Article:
VCU Students Take Notice as H1N1 Concern Rises

By Eric Blackstock and Ben Shafer
VCU InSight

RICHMOND, Va. – Officials at Virginia Commonwealth University are warning students to exercise precaution as swine flu, known officially as novel H1N1 influenza, may spread on campus this year.

The federal Centers for Disease Control and Prevention have identified more than 40,000 cases of H1N1 in the United States. Colleges and universities have been declared “points of spread” for the virus.

“The problem is that the people it’s affecting are not who we would expect,” said Dr. Margaret Roberson, the Director of University Health Services at VCU. “You would not expect young healthy people to get flu more easily than elderly people.”

Roberson says if students have flu-like symptoms, they are being advised by the university to stay home and isolate themselves from others. Faculty at VCU are being asked to be flexible should students have unexcused absences due to illness.

“A lot of times, students will be afraid to not go to class if they’re ill and we want to encourage them if they feel ill to stay home to prevent spread,” said Roberson.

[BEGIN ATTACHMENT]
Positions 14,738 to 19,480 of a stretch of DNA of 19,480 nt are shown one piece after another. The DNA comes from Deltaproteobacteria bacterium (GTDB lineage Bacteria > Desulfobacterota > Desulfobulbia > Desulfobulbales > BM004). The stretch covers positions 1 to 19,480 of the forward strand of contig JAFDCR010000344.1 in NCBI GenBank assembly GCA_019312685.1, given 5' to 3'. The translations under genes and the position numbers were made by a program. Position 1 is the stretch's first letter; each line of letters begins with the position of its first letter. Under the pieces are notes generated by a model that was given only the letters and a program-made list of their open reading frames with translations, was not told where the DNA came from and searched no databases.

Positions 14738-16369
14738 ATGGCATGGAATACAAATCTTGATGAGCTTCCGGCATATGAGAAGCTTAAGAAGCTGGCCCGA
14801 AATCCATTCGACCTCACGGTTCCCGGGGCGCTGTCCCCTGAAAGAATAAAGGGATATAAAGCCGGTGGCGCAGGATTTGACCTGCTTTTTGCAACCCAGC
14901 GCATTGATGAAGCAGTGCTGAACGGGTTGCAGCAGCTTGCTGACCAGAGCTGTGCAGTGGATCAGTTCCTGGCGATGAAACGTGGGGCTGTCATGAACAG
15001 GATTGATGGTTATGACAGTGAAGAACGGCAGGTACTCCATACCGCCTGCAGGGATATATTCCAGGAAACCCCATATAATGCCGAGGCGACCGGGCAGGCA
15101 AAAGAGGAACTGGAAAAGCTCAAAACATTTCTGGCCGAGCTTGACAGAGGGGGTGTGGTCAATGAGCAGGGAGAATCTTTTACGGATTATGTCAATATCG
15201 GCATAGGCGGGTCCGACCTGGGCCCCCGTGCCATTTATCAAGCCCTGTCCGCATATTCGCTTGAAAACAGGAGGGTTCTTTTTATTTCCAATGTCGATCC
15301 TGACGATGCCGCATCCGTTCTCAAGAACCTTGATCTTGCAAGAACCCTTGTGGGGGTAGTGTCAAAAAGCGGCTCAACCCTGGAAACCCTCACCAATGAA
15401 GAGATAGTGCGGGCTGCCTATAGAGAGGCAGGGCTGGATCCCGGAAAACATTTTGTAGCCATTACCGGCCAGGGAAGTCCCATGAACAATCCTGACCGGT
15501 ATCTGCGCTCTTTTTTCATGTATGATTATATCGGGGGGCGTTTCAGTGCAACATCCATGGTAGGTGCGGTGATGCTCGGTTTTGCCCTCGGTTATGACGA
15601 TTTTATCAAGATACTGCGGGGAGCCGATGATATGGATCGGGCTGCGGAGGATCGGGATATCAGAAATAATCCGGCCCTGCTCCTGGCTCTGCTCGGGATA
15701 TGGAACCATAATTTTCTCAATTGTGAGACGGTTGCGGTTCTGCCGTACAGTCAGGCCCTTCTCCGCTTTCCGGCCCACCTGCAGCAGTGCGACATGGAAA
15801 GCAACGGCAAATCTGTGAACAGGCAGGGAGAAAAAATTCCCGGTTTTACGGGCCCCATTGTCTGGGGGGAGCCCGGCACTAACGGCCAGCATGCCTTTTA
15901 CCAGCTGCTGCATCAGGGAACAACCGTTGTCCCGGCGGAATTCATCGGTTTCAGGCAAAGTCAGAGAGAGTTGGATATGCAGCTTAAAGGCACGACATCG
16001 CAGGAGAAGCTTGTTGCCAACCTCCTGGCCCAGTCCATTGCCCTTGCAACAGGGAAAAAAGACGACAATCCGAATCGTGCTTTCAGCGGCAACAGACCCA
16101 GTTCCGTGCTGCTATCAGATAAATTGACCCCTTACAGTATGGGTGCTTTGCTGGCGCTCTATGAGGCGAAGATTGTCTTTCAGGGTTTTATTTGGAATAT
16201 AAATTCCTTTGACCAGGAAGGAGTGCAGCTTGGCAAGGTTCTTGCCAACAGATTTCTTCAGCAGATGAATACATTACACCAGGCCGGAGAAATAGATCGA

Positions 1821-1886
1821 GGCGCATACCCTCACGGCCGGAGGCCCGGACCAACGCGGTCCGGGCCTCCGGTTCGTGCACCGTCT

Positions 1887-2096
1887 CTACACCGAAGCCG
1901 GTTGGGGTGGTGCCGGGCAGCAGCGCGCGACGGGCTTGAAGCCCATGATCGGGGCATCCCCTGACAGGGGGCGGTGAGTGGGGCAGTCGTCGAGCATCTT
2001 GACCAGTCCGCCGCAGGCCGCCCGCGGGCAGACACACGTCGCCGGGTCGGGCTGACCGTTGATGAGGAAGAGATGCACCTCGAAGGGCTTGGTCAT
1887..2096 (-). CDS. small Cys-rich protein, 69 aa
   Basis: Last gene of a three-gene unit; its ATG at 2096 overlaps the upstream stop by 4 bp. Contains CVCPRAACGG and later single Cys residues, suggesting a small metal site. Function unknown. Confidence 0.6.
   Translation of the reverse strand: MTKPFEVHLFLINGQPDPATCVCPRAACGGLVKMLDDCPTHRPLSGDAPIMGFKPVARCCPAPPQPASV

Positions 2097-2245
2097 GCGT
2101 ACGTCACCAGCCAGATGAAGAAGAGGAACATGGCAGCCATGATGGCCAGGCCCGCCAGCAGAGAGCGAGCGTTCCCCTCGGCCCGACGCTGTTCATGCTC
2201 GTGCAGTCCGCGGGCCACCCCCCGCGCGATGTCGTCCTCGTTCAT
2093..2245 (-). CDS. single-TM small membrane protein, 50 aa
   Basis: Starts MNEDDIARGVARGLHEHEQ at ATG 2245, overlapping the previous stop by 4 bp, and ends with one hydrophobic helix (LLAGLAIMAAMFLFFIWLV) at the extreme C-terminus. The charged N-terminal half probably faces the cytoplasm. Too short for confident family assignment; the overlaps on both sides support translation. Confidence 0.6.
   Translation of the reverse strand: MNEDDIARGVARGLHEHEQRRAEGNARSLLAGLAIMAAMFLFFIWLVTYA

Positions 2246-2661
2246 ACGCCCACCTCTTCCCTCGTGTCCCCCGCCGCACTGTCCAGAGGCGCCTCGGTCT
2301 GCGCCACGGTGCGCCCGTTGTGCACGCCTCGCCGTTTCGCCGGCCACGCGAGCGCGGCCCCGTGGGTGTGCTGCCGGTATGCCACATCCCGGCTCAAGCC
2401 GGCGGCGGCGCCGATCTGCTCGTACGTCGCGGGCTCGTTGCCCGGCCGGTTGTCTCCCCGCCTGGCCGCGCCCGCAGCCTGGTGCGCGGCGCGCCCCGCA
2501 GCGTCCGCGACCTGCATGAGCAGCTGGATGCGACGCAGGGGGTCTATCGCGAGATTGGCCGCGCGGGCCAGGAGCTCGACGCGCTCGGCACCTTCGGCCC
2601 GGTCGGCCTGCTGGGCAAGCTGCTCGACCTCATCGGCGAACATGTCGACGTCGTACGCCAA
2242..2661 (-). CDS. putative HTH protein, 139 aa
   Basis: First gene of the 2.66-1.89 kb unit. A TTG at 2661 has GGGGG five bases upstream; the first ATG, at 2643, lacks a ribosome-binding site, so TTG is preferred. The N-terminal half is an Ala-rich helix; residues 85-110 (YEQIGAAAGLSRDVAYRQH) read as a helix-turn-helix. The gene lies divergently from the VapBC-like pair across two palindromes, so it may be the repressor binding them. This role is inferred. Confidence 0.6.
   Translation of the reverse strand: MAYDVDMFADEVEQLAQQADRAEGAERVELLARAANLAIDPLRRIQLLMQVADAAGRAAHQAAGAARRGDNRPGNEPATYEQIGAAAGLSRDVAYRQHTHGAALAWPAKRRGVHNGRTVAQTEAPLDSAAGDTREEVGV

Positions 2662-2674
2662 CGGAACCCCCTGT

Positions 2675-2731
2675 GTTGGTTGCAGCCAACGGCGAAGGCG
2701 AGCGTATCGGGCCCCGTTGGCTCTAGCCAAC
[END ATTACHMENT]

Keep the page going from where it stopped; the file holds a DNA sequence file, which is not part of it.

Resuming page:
However, some students at VCU say they may continue going to classes should they feel ill.

“I get three absences, [and] then I have to retake a semester. I’m going to go to class,” said VCU freshman Johnathan Tune.

The CDC and VCU Student Health are both recommending that covering mouths when a person coughs or sneezes, and practicing good hand hygiene are the best ways to prevent spread of H1N1.

“I think that it takes care of a lot of the bacteria and viruses in general that do get on you,” said freshman Stella Petrova. “Because I mean, you kind of do a lot of stuff with your hands in general, so why not clean them?”

Though the World Health Organization has risen H1N1 to a pandemic level (widespread human infection), Roberson says the main focus for members of the VCU community should be to spread awareness.

“There’s definitely no reason for panic, but it is a good time for people to start realizing they need to prevent illness,” said Roberson.

Traditional flu vaccinations will not prevent H1N1, but will allow health officials to more easily identify if a person is infected with the disease. They will be available at VCU Student Health, free to students, this month.

Vaccinations for H1N1 are not currently available, but will be offered after VCU receives shipments.

Students with questions or concerns about H1N1 are encouraged to contact Student Health on either VCU campus. Locations and other information can be found online at http://www.students.vcu.edu/health/

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